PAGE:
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  #1  
Old 10-07-2017, 10:28 AM
Tom Martin Tom Martin is offline
 
Join Date: Jan 2005
Location: Ontario, Canada
Posts: 1,288
Default RV14 climb test

In Canada one of the requirements for a final flight permit is a climb test. This is a steady rate of climb for three minutes. It is a non event for any RV or rocket but for low power airplanes on hot days it is a check in the system to make sure the plane can climb with a full load.
The test is done with a full Gross Load
We had 300 lbs of fuel
Pilot and Crew member 423 lbs
Aft baggage load of 100 lbs.
This made a gross weight of 2050 lbs, which is Van's recommended Gross

All was good and at 111 knots IAS we averaged 1150 ft/min.
Yes I could have climbed at a much higher rate of climb but there was no need

The interesting thing, for me, was that with that load, to land within the C of G range we had to have 118 lbs of fuel remaining, or 20 gallons.

The moral is, yes you can load it to gross but check your numbers for low fuel limits.

The plane handled the load great with no serious handling issues at either end of speed envelope. I landed with about 35 gallons of fuel into a stiff 10 knot gross wind with no handling issues.

The baggage load was made up of 25 lbs of lead shot and a combination of cat and dog food!

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  #2  
Old 10-07-2017, 10:32 AM
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bkervaski bkervaski is online now
 
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Awesome, I bet that was fun.
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  #3  
Old 10-07-2017, 11:34 AM
n982sx n982sx is offline
 
Join Date: Apr 2010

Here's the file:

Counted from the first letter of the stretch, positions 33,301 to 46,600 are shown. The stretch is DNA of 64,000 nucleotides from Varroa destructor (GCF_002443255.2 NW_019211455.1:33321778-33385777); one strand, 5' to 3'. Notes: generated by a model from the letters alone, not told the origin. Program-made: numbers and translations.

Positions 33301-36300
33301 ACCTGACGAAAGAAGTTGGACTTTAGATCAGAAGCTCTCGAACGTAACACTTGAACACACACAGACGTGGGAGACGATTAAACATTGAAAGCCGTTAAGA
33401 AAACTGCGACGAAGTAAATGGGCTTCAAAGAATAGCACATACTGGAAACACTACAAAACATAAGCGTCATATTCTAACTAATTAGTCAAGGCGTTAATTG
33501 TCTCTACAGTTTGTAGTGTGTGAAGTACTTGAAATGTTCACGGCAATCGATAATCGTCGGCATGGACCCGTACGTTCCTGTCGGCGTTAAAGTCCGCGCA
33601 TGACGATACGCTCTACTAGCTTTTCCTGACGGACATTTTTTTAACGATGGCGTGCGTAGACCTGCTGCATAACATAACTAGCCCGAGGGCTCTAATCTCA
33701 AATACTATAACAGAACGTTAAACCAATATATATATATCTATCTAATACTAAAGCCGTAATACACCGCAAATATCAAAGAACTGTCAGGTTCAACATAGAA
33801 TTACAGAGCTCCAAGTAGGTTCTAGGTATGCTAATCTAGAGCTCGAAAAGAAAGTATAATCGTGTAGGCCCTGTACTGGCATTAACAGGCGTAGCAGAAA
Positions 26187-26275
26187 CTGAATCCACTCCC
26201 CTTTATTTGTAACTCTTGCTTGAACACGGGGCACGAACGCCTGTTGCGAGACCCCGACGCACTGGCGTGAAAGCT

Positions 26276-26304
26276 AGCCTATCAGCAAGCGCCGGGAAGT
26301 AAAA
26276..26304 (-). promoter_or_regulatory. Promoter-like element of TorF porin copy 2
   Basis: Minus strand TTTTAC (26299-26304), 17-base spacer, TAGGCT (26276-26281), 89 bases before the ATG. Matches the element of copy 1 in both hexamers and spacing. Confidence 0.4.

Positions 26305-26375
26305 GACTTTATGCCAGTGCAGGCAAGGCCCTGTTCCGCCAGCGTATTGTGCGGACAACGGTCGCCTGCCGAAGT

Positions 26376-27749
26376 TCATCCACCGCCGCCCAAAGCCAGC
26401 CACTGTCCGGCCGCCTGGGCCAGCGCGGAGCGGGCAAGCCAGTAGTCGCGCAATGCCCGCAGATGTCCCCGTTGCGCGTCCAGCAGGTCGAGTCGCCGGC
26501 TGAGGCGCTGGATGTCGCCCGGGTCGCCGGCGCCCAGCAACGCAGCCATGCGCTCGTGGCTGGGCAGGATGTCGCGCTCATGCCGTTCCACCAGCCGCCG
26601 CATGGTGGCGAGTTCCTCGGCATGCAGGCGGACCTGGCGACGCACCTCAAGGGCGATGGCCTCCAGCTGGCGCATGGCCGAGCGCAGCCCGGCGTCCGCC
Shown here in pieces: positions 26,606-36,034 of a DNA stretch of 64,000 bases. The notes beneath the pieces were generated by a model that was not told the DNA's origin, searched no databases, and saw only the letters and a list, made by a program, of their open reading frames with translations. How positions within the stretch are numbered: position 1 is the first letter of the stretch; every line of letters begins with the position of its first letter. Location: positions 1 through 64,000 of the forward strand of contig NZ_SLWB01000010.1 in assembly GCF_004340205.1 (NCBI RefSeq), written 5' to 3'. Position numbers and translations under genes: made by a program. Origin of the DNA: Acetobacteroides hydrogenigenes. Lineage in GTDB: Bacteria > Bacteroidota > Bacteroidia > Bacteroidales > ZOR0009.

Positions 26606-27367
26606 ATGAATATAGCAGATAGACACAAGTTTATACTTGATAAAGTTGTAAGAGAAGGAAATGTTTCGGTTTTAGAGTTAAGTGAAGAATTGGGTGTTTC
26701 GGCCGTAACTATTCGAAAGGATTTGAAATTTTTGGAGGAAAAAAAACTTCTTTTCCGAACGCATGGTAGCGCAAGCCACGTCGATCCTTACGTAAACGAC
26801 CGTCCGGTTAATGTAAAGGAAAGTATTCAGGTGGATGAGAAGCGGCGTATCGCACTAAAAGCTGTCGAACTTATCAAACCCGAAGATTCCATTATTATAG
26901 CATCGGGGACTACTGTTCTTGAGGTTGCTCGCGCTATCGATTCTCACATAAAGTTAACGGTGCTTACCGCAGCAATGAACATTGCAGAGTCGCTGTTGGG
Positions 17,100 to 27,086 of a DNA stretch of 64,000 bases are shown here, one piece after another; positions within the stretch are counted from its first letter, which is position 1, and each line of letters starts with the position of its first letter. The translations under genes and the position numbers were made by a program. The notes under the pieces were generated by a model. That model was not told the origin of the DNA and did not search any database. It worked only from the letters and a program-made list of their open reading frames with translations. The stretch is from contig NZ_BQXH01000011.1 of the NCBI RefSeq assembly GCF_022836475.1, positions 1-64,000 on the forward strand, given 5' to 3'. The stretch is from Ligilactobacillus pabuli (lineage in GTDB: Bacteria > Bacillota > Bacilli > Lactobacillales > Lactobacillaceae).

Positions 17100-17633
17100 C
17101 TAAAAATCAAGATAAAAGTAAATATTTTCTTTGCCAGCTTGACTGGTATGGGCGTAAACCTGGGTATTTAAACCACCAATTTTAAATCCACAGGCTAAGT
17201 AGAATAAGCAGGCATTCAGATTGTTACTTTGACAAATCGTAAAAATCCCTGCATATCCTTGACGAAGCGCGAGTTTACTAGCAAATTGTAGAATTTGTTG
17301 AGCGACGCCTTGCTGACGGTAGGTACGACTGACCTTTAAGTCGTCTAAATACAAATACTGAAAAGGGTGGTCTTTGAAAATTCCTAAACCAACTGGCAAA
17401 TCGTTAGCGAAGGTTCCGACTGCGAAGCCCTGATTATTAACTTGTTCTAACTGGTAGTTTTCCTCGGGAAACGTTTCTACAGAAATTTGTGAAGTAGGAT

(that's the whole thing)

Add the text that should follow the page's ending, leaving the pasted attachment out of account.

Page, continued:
Location: Chicago, IL
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Hi Tom,

Reading your numbers regarding CG had me wondering if I had calculated all my CG cases correctly. I went back to my spreadsheet and did some new calculations and I have not found any indication of CG issues with zero fuel.

I do have a trike, not a tail dragger but I was not really close to a CG limit at any zero fuel weight. In replicating your weights and having no fuel, I get a CG at 87.7 inches. Still a half inch within limits.

My build is pretty standard. I don't recall from your previous posts but does your airplane have any significant changes from a stock 390 and Hartzell prop?

Just curious if your numbers may be outside of normal or are in fact normal.
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  #4  
Old 10-07-2017, 11:57 AM
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M McGraw M McGraw is offline
 
Join Date: Dec 2012
Location: Greenback, TN
Posts: 313
Default RV-14 Taildragger

If I use the numbers Tom used, I get the same result. However, reducing the baggage to 85lbs allows the fuel to burn down to zero and stay within CG. With that said 423lbs of pilots/passenger is pretty impressive. The standard FAA pilot/passenger is 170lbs each. My wife and I can carry full fuel, full 100lb baggage and still not exceed 2050lb and stay within CG at full and zero fuel. very capable aircraft, but please do pay attention to the warning from Tom.
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  #5  
Old 10-07-2017, 12:24 PM
BobTurner BobTurner is offline
 
Join Date: Dec 2011
Location: Livermore, CA
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Same caution applies to the -10: If you takeoff near either cg limit, then as you burn fuel the cg moves toward that limit. Always check cg at takeoff and landing configurations. (If you write an Excel spreadsheet it's easy to program it to always do a zero fuel cg calculation.)